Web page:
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Recreating Star Wars with Drones and a Whole Lot of Color

Mariah Stein
Recreating Star Wars with Drones and a Whole Lot of Color

A big production topic of the past few years has been drones, drones and more drones. And when it comes to hyper realistic aerial chases, no one does it better than Corridor Digital. Known for their insane VFX tricks on YouTube, creators and filmmakers Niko Pueringer and Sam Gorski will do just about anything to get that perfect shot, even 3D printing and hand painting racing drones to look like Star Wars ships and racing them in the air above a national forest. It is quite the joyride.

Shot in the style of a classic Star Wars space battle, the YouTube hit “Drone Star Wars” is Corridor Digital’s spin on an aerial battle between the Empire and the Rebels. Sam and Niko’s take on the “attack of the drones” now has more than 1.5 million views, and it’s easy to see why. It’s like slipping on a virtual reality headset and buckling your seatbelt to pilot your own drone.

For “Drone Star Wars,” the Corridor Digital team wanted to give the footage a somewhat unnatural feel, like that of a classic sci fi movie (say, for example, Star Wars!), which meant incorporating vibrant, rich colors that would really pop. Because the footage was shot on a couple of drones, Corridor Digital had to be careful to maintain the realistic look of the chase. This meant that the color grading process was vital, and unlike most typical YouTube videos, Corridor Digital worked with a full set of tools to make the aerial battle stand out. They chose Blackmagic DaVinci Resolve to pull the colors while retaining the quality.

“Resolve takes ordinary footage and enables us elevate it to cinematic, high production quality,” says Niko. “We really pushed it to be more than just drone footage, and with Resolve, it was easy to adjust the colors to give the film life. It’s an excellent tool for highlighting specific colors and hues and tones. For example, we were able to select all the green leaves and bushes, which looked a bit dusty, and pop them into a deeper blue green. You just don’t get that in that forest environment, so it’s crucial that we’re able to create it in post.

In fact, Niko’s favorite part of post is color grading, and after all of the pains Corridor Digital took to make sure the drone shoot was perfect, it was important that they transform the flat green forest background in post to get the full effect.

“DaVinci Resolve really allowed us to achieve that sci fi look we were going for,” says Niko. “We also wanted a desert style color with the rocks. We wanted it to feel like we were really on another planet. With Resolve, we were able to isolate the tan tones of the rocks and push them in a stronger direction to become a bit more saturated and create a dual tone color pop for earth. The deep blues and silvery whites of the sky as well as other parts of the scenery were able to retain their color while other parts became a more powerful orange.”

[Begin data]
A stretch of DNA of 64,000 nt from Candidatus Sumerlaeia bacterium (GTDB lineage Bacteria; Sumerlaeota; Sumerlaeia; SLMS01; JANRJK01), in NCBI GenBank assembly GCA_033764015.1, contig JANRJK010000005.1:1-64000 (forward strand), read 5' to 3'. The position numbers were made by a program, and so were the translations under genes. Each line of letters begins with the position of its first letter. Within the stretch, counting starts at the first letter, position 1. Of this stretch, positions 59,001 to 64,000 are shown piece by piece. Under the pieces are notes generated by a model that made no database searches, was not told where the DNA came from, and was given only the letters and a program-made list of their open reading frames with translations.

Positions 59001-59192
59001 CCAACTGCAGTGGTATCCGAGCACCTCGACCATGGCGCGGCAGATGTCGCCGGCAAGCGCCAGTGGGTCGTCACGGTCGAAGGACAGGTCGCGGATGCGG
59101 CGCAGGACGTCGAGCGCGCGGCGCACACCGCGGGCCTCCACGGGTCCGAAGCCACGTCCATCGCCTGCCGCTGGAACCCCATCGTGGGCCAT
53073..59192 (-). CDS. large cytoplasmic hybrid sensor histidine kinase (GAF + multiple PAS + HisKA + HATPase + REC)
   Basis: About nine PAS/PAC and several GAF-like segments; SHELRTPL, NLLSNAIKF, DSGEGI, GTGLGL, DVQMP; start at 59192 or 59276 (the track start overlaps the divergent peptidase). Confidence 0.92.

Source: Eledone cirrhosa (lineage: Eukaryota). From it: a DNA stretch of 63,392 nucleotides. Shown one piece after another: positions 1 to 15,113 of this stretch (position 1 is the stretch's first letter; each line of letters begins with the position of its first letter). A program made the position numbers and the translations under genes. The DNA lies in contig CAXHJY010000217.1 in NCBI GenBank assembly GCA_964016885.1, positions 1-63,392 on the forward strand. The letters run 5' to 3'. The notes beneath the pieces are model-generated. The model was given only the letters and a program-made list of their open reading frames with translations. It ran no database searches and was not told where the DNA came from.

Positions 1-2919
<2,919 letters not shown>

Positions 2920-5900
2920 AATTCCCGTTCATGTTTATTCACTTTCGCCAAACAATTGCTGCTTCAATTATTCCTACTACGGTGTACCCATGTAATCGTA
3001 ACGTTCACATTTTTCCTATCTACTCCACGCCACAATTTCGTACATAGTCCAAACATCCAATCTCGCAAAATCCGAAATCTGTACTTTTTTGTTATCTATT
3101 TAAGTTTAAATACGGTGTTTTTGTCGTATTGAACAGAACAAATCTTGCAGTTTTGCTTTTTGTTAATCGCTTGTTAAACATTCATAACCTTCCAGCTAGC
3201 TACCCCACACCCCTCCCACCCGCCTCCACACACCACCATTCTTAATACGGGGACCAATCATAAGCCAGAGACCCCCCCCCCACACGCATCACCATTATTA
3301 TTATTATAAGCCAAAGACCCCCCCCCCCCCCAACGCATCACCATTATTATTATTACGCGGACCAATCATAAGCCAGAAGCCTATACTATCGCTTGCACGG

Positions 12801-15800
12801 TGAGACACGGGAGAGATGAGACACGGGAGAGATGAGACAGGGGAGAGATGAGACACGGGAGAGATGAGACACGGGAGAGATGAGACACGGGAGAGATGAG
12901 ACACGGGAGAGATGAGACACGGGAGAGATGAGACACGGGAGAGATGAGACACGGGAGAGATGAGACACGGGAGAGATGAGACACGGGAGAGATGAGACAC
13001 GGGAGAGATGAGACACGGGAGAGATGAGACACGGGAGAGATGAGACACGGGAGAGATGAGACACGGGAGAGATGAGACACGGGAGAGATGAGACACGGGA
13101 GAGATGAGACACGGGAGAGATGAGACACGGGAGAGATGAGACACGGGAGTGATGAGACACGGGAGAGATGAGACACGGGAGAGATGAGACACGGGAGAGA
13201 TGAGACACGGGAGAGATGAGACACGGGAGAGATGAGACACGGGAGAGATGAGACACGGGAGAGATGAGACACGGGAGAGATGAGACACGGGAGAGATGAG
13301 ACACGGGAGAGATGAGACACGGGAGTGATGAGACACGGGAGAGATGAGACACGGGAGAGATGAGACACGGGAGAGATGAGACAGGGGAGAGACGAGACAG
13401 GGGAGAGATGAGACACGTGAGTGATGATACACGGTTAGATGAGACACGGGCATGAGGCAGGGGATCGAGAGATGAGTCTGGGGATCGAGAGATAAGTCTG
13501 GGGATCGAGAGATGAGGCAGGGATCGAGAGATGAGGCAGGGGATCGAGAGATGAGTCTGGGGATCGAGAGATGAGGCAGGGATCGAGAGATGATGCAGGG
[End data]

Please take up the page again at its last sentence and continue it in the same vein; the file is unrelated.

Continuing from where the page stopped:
Giving the footage the full treatment in post really took it past typical drone footage. Take one look at the cinematic quality of “Drone Star Wars” and you’ll forget you’re even watching aerial footage shot on remote control drones. It looks like something you’d see on the big screen. But just because it looks like big screen material doesn’t mean it’s seen on the big screen, or any typical screen at all for that matter.

“When shooting a high quality YouTube video like this, it’s important to keep in mind that people will be viewing it on different sized screens, whether that’s a mobile device, tablet, laptop or what have you,” Niko says. “Generally, it’s good to sharpen things a bit, particularly with drone footage, and DaVinci Resolve has great sharpening tools. We tend to use a different kind of sharpening tool with a bigger radius so it will still look great on a phone screen. With Resolve, we can hone in on elements based on where we think people will be watching.

The talented Corridor Digital team couldn’t be more clued in to what their audience is watching and what they want to see more of, and “Drone Star Wars” is no exception. They consistently churn out short films on YouTube that are not only top notch quality, but wildly engaging, which means the demand for new material is pretty high. Fortunately, DaVinci Resolve offers tools that are fast enough to keep up with their high adrenaline pace.

Because Resolve runs on the GPU, it’s incredibly fast, and the tools are organized so well that it’s an absolute breeze to work with,” Niko comments. “Its mask tracking capabilities are fantastic, and the whole nodes system and blend keys and colors features are really cool.

He continues, “We also do a lot of work with LUTs, so to be able to easily and quickly create a really complicated node structure then pop it out to a LUT, disable nodes and still have same color fidelity is pretty amazing. It’s great for us to revisit old color grades, which we do often, and see how footage looks with old color grades applied.

At the end of the day (or the shoot), Niko is just happy to sit down and get to grading. “Resolve gives us the tools we need to achieve the high end cinema look. This was impossible years ago, and I get excited by the potential of my footage every time I sit down to grade.

Shooting a top notch YouTube video simply requires a little extra TLC in post. Even the most ordinary footage can transform into the extraordinary with the right tools. Well, that and a couple of awesome hand painted Star Wars drones. Check out “Drone Star Wars” above to see how all of the action pans out.

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aerial shotsAttack of the DronesBlackmagic DesignCorridor DigitalDaVinci ResolveDronesindie filmmakingStar WarsVFXYouTube

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